What part of the cat causes allergies?
The part of the cat which causes allergies in people is a protein produced mainly in the cat’s saliva and sebaceous glands called ‘Fel d 1’. It is produced in the cat’s skin. In addition Fel d 4 is present in the cat’s saliva. These proteins are called ‘allergens’ from the standpoint of people who are allergic to them.
‘Proteins’ consist of long chains of animo acid residues. Yes, it gets very technical and scientific, but you asked. We don’t know the exact molecular structure of this protein.
These allergens bind to allergic antibodies in allergic cells which produce chemicals such as histamine which in turn cause the allergic symptoms.
We don’t know the purpose of these proteins with regard to the cat’s physiology. But the fact that they are in the cat’s saliva makes it very effective in causing allergies. This is because cats groom themselves a lot. They deposit their saliva on their coats. The saliva dries and the Fel d 1 floats off around the room. It is in the air and on furniture.
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This is why people who are allergic to cats get the itches even when they are a considerable distance from the cat. They just have to walk into a home where there is a cat and they can itch depending on the severity of the allergy.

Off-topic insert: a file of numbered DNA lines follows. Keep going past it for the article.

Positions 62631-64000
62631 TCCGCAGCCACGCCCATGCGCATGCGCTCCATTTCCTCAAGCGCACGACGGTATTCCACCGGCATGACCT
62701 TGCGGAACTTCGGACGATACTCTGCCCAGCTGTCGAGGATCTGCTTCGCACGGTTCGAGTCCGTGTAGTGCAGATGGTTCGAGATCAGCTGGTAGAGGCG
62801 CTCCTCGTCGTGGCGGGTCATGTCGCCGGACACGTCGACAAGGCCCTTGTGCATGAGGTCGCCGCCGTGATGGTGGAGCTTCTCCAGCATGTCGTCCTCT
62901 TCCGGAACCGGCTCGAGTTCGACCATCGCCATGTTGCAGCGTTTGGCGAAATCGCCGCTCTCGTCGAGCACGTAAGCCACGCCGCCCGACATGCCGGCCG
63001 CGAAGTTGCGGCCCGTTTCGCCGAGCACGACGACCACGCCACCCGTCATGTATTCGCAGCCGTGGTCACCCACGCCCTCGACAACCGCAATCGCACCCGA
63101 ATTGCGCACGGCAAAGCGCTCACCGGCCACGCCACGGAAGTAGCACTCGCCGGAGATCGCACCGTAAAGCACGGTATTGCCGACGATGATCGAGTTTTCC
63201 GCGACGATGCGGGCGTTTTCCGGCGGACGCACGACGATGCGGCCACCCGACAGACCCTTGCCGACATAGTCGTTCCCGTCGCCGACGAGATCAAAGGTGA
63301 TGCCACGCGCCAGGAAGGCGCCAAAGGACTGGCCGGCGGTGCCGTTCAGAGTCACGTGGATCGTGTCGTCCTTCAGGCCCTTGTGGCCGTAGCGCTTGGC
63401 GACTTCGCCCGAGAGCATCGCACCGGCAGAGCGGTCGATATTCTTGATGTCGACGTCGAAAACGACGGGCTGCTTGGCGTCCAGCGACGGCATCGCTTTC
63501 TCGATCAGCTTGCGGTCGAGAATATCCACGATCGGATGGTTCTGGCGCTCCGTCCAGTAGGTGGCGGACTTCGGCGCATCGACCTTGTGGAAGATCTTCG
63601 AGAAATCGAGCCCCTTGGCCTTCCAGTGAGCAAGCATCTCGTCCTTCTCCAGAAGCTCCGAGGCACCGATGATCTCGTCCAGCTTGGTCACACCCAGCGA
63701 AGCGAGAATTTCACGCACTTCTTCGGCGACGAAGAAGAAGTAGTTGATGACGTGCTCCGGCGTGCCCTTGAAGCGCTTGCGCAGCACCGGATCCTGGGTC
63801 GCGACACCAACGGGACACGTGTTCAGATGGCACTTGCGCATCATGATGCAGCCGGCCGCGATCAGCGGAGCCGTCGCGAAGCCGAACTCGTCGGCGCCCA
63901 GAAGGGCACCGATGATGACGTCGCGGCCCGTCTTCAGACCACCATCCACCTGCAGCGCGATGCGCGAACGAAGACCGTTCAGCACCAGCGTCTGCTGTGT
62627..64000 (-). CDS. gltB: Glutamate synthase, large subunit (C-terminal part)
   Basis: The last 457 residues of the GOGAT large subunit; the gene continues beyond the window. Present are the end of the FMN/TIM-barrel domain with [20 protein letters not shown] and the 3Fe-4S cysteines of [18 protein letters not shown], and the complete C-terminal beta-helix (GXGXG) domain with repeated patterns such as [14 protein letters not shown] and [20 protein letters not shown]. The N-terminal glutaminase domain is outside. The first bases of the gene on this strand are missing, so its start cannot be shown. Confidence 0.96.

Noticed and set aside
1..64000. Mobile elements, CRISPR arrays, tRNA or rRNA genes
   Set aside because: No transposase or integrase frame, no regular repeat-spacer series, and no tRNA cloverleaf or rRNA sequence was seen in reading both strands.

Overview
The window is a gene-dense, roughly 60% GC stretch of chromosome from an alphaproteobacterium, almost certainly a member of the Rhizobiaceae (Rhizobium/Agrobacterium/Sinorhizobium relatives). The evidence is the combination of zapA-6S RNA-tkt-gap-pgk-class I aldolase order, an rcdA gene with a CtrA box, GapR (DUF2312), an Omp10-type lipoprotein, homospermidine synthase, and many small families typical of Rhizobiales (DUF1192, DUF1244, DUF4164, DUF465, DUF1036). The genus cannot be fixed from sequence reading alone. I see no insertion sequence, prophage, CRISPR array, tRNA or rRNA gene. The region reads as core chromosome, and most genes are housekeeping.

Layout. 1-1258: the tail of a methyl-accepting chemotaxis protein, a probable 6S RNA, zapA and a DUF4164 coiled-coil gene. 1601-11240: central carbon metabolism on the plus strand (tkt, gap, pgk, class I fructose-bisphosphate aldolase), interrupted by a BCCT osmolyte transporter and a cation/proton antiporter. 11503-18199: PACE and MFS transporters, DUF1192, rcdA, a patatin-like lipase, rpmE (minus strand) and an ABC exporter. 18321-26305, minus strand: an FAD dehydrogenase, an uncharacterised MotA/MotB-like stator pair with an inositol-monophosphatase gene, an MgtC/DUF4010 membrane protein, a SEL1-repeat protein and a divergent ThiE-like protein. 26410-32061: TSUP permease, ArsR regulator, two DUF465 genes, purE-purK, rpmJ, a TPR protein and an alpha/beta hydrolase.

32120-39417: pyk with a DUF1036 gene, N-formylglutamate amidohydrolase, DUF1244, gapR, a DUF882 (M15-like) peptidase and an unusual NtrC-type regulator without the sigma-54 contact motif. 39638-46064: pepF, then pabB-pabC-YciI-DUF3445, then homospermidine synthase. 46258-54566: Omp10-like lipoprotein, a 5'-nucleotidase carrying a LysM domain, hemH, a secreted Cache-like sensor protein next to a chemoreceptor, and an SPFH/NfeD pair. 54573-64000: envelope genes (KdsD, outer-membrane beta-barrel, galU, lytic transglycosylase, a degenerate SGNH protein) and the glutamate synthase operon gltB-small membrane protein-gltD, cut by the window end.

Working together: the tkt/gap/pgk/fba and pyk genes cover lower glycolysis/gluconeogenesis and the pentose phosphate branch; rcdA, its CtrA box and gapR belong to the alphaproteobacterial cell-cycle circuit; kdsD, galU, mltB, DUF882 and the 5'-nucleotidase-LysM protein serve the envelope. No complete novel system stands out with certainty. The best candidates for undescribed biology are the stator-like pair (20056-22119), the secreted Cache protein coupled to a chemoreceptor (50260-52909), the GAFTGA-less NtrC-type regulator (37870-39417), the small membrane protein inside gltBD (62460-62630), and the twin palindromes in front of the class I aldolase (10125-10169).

I have never been allergic to cats but years ago a male stray cat regularly visited me. He was not neutered and he produced a lot of Fel D 1. I was slightly allergic to him despite loving him.
Male cats who are not neutered produce the highest levels of the protein while kittens produce less than adults and females produce less than males. Neutered males produce a similar level to that of females. Females, whether intact or spayed produce similar levels of the protein.
There is a lot of discussion on the internet and interest in cat breeds which might be more suited to allergic people because they produce less of this protein. Supporters of the Siberian cat say with confidence that the breed is suited to people who are allergic to cats. They claim that the cat breed is ‘hypoallergenic’. However, my research does not support this assertion. However, perhaps they have a lower production of Fel d 1 than normal.
Another ‘breed’ (unrecognised by the cat associations) which may be less prone to provoke an allergic reaction in humans is the Savannah cat. The high filial variant of this cat, the F3-F1s, is arguably the Ashera GD, an Allerca cat which was promoted as being the only domestic cat suited to people who are allergic to cats. The business did not catch on.
It is a perverse twist of nature that the world’s most common pet causes an allergic reaction in around 10% of people.
Sources: Myself and Wikipedia to fill in some of the gaps.
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